Sarbanes-Oxley has done little to curb corporate malfeasance. Therefore, CFOs should implement a range of fraud-prevention measures.
Laton McCartney, CFO Magazine
March 1, 2011
I understand the PCAOB is proposing changes to the standard audit report including possibily including in the report the auditor's responsibility as it relates to fraud. This is earth shattering! Change is the only constant and hopefully this is for the greater good, however, I'm sure there's an argument that the proposed changes are not so good. If investors/decision makers/regulators need and want new info in the audit report, why shouldn't they have it? After all the fraud scandals, bankruptcies and the financial crisis that took place last decade (and those that are on the way or yet to be uncovered), it's time to shake things up a bit and learn from our experiences (adjust the boilerplate). Everyone needs to be held accountable, including the auditors. Not sure if the SEC needs to approve the PCAOB proposed audit report changes or not, if and when those changes become reality. But the SEC already has enough on its plate with its budget issues ($1.2 or $1.4B apparently isn't enough), the Dodd Frank Act, the IFRS Yes or No Vote (coming soon hopefully), Convergence Projects, and much, much more... I'm curious where does this PCAOB proposed audit report change fit on the SEC Priority List and could it move to the top or bottom in a heartbeat? I'm looking forward to watching how this shakes out...
Posted by Bill Storey | March 23, 2011 11:24 pm
Check out this proposed Transparency Initiative for the US Securities and Exchange Commission on LinkedIn, http://slidesha.re/i78ZR0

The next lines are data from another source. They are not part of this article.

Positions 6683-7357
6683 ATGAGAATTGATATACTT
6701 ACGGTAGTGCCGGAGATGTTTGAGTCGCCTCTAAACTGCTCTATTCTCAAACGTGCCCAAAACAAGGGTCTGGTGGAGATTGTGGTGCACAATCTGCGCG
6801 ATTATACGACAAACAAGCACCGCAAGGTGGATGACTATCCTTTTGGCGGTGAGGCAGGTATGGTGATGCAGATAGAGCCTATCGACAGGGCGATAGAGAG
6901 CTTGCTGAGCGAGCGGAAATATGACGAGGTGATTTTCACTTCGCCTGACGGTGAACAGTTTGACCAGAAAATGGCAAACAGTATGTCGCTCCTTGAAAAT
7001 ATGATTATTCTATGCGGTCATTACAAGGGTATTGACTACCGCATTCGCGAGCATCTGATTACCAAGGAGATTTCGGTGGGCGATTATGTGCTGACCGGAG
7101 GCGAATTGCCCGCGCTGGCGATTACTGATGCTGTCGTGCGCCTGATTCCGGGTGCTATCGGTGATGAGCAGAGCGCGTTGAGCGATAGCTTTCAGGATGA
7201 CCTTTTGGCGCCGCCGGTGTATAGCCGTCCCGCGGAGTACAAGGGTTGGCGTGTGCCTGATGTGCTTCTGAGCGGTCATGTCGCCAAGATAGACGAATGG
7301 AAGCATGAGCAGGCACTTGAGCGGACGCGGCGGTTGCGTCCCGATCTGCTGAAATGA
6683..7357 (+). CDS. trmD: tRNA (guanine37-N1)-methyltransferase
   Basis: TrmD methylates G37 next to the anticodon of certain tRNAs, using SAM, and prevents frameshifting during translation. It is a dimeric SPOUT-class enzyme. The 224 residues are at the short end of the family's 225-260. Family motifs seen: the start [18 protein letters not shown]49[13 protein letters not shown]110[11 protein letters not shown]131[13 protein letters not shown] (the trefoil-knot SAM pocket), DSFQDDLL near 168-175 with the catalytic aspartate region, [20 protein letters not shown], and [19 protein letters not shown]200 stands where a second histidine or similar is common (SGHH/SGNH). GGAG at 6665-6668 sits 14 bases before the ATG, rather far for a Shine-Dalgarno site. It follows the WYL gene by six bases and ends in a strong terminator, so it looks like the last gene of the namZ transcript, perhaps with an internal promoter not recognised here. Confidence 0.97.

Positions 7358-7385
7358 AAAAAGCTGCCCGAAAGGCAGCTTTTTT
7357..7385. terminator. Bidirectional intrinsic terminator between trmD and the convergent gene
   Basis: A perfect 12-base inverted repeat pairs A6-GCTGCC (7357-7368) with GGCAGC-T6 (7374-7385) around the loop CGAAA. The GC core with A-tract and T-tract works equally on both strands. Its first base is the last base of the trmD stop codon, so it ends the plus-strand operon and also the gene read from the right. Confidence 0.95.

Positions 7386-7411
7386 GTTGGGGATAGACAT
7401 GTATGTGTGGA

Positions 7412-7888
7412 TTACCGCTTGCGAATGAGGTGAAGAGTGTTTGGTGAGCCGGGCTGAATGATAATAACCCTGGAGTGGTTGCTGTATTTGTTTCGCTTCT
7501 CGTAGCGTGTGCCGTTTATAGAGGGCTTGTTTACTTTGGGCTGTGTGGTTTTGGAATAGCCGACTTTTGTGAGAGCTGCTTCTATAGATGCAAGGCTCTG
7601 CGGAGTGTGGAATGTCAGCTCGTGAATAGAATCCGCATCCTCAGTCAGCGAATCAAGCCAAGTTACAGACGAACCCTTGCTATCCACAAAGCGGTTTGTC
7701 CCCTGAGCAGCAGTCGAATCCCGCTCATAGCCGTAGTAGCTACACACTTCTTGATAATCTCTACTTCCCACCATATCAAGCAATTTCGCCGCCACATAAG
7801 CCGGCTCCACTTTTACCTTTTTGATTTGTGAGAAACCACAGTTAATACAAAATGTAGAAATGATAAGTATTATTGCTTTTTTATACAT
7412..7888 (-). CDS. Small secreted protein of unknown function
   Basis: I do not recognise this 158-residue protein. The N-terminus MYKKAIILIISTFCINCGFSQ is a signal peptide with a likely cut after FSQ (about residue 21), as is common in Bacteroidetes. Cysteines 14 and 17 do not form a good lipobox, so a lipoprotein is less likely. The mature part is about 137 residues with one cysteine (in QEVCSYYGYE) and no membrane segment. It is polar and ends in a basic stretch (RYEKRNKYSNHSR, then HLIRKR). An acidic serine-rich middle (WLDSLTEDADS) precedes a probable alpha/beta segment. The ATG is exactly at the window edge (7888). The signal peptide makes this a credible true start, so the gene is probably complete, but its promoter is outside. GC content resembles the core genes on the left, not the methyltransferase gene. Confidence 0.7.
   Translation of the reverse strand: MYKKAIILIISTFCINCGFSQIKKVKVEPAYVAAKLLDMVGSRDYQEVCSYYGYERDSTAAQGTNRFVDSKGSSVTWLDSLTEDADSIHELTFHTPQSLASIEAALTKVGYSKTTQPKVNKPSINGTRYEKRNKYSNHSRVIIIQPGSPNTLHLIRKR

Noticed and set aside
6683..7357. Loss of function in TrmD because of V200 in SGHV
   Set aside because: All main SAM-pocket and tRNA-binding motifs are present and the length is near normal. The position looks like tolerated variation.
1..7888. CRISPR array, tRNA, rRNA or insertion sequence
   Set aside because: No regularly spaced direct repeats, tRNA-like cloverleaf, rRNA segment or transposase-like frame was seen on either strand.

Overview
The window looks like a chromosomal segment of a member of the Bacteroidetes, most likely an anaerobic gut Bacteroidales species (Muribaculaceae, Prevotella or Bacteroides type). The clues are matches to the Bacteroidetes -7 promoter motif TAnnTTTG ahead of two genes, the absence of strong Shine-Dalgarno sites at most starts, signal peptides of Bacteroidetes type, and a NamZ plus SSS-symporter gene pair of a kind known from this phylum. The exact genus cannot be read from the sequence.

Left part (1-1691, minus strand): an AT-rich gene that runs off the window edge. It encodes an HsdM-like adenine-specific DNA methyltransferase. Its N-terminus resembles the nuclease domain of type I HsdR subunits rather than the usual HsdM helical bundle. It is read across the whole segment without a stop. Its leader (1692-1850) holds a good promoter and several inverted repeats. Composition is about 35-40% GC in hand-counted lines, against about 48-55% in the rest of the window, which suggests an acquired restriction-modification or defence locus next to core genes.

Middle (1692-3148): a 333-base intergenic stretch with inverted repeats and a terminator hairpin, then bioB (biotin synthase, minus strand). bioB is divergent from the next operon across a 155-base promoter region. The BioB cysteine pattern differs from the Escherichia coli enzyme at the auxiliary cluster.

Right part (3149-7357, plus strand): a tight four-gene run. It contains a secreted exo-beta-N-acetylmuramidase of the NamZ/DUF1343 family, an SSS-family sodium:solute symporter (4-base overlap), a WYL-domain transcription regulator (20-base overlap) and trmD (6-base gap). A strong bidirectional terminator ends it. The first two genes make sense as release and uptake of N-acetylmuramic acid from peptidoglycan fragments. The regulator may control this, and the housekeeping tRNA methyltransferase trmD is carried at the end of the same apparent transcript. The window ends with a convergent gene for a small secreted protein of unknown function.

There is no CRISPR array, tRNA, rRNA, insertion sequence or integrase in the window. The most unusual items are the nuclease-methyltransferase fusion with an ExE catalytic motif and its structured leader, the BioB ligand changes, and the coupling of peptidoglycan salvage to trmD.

Posted by Mark Rome | March 16, 2011 02:02 pm
Excellent Article: However, trend of fraud is alarming in the developing where risk management is still being practised at rudimentary. The gradual shift to Enterprise Risk Management will likely be more efficient than isolated internal control or operational risk monitoring
Posted by Adewale Giwa | March 10, 2011 10:19 am
Excellent article. I would like to add that according to 2008 Report to the Nation on Fraud and Abuse, The Longer Theyıre With You, The More They Steal. So please check the other employees as well. Clayton Nogueira- Brazil
Posted by Clayton Nogueira | March 08, 2011 10:43 am
This is an excellent article. Yet, I would like to underscore the importance of the control environment and its principles in preventing and deterring fraudster. Further, there is a problem that should be addressed in not only corporate America, but also worldwide; the responsibility of fraud prevention and detection is not clear enough. Therefore those who are accountable for such frauds are not only those who committed fraud, but also those who indirectly created the environment to make fraud possible. Fraud becomes global. I wish that the article had covered this dimension and the associated complexities of this facet.
Posted by Mohammed Masoud | March 05, 2011 01:23 pm